Cape Town – CAGE Africa is alarmed at the Kenyan government’s use of the ‘threat of terrorism’ as an excuse for closing its refugee camps, a move that will threaten the lives of 600,000 people. The move is in violation of international law to protect refugees.

Citing “national security interests”, Karanja Kibicho, Kenya’s secretary for the Ministry of Foreign Affairs and International Trade, said the influence of Al-Shabaab was among the risks of keeping the camps open. But Human Rights Watch has said there is “no credible evidence”  linking Somali refugees to attacks in Kenya.

Closing the camps will displace hundreds of thousands of people, pushing them back to Somalia, where they will meet uncertain futures and political violence. Far from quelling the security threat in the region, this move will act to increase it. The UN High Commission for Refugees has called on the Kenyan government to reconsider its decision.

Karen Jayes, co-ordinator for CAGE Africa said:

“The Kenyan government is known for its heavy-handed approach to Muslim communities, with hundreds detained-without-trial, tortured and killed by counter-terrorism police under manipulated counter-terrorism legislation and with the tacit approval of the UK. This move is the latest in the state’s violent response to Muslims, and must be challenged under international law.” “Criminalising whole refugee populations not only infringes upon their rights to be presumed innocent, but also rallies others to view them through the same lens, increasing Islamophobia and alienating Muslims. This has a greater propensity to lead individuals to political violence, worsening the situation in already violent border regions.”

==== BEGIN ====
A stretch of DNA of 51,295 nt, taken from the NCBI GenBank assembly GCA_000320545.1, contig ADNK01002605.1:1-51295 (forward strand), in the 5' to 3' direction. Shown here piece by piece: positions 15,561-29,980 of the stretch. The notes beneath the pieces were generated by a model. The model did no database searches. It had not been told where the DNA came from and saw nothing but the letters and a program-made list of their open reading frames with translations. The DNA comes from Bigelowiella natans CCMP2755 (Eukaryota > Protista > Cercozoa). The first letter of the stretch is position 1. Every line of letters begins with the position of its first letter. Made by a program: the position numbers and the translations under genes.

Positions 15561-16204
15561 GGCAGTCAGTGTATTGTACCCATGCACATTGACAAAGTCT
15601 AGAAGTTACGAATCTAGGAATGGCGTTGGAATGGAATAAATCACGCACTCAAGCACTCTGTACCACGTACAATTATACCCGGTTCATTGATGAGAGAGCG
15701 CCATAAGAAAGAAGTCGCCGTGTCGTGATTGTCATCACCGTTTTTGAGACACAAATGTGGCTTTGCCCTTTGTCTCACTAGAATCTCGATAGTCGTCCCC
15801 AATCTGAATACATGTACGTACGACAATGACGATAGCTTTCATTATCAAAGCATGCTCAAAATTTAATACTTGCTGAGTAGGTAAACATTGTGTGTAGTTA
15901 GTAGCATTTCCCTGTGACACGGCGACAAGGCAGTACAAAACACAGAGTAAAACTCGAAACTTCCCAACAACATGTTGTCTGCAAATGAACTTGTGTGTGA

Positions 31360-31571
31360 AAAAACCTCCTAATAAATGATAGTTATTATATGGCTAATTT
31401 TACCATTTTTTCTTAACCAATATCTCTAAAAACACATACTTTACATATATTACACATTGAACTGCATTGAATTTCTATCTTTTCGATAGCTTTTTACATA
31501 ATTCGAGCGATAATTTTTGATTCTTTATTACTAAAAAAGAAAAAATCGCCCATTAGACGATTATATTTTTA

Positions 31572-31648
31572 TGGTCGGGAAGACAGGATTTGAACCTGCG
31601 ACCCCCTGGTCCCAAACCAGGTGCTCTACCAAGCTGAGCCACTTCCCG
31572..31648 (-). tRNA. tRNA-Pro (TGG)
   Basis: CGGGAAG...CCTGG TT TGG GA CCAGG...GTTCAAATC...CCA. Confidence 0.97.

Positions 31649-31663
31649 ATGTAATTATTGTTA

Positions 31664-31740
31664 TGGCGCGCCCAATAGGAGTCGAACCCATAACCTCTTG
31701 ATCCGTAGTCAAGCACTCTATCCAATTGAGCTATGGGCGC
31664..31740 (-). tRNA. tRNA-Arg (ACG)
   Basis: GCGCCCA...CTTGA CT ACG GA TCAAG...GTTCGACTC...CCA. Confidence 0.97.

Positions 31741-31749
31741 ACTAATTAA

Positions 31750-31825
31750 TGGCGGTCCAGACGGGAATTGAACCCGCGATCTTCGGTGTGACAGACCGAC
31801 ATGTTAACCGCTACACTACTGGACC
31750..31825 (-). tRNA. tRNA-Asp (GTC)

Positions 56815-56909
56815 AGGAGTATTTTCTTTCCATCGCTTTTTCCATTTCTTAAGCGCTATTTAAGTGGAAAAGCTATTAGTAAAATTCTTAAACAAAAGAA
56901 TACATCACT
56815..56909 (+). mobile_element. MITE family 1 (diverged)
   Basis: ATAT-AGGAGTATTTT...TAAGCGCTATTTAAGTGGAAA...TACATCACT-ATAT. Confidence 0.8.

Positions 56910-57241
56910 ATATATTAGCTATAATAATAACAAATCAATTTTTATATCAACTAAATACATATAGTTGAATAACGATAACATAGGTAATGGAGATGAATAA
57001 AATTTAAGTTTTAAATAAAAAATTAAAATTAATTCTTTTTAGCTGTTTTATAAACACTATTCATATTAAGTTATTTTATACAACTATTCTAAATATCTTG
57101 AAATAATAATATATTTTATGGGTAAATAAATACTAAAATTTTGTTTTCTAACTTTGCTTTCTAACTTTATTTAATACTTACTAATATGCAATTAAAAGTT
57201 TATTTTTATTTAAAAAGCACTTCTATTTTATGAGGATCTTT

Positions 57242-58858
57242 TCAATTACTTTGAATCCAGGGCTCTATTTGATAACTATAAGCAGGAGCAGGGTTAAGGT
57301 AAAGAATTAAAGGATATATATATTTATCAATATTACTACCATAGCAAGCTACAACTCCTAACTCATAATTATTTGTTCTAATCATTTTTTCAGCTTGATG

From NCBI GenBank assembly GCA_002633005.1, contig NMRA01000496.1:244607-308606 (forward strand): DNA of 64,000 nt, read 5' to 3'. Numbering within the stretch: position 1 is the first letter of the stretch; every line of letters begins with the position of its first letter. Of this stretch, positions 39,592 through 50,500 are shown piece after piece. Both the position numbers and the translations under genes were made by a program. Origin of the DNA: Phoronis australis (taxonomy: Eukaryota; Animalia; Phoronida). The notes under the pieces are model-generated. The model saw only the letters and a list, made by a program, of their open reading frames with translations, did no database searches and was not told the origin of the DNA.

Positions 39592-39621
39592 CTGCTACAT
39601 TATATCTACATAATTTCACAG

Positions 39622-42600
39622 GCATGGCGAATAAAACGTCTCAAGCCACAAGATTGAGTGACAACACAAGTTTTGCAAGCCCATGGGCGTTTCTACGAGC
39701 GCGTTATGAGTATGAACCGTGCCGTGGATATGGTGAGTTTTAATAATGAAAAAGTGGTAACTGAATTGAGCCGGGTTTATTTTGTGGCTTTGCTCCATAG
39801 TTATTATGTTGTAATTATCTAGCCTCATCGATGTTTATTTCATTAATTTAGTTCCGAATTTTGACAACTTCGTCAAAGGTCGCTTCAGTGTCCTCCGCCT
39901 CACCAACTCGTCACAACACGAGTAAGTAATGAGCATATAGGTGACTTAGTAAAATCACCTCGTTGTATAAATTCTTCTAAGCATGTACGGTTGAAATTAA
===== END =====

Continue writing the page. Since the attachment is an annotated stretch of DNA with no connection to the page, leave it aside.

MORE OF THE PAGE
“We note the silence of the US and UK governments on the issue, and call on the international community to hold Kenya accountable for its most vulnerable people as stipulated by law.”

 


Read more:  Feeding grievances: The killing of Makaburi

 

(CC image courtesy of UNICEF on flickr)

(NOTE: CAGE represents cases of individuals based on the remit of our work. Supporting a case does not mean we agree with the views or actions of the individual. Content published on CAGE may not reflect the official position of our organisation.)